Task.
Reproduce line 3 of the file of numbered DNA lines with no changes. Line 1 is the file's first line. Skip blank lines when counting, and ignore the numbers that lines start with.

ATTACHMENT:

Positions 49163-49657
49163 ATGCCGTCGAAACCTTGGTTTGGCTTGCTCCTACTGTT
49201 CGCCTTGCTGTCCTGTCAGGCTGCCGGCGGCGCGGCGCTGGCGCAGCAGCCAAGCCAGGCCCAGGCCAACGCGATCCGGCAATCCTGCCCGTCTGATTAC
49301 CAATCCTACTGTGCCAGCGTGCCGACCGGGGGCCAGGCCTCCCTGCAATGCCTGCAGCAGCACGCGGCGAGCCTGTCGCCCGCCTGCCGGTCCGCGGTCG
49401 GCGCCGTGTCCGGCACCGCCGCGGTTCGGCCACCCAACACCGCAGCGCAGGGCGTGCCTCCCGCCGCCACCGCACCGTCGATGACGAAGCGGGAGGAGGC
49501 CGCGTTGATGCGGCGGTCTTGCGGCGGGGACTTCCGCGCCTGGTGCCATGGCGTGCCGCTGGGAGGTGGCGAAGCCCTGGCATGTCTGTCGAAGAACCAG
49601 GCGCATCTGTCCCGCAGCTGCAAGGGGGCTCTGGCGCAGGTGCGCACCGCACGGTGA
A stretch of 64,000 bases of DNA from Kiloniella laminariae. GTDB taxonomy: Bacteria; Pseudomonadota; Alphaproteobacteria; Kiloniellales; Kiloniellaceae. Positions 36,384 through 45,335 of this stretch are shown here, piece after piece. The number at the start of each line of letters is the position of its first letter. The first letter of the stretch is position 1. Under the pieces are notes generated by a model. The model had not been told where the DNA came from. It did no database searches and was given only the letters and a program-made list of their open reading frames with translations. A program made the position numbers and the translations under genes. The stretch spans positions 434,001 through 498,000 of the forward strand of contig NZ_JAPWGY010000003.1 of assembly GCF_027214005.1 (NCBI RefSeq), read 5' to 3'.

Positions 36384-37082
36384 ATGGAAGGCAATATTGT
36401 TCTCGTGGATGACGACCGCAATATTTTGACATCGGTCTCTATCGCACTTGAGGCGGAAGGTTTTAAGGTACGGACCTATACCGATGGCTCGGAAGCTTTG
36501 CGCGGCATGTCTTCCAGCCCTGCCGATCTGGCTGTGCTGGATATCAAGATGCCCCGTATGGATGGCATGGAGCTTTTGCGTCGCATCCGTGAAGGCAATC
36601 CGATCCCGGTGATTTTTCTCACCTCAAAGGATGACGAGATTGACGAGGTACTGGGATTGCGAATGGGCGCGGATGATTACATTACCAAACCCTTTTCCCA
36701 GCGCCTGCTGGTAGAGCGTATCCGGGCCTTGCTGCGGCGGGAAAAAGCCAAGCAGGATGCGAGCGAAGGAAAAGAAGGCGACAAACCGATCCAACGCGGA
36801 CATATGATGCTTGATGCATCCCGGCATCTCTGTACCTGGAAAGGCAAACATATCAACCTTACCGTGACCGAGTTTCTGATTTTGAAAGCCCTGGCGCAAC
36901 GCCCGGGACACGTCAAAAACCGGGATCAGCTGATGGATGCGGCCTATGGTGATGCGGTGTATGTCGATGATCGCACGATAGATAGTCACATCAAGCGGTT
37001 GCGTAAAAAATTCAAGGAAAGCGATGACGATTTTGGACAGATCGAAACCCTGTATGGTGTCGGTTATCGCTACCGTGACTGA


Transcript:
49201 CGCCTTGCTGTCCTGTCAGGCTGCCGGCGGCGCGGCGCTGGCGCAGCAGCCAAGCCAGGCCCAGGCCAACGCGATCCGGCAATCCTGCCCGTCTGATTAC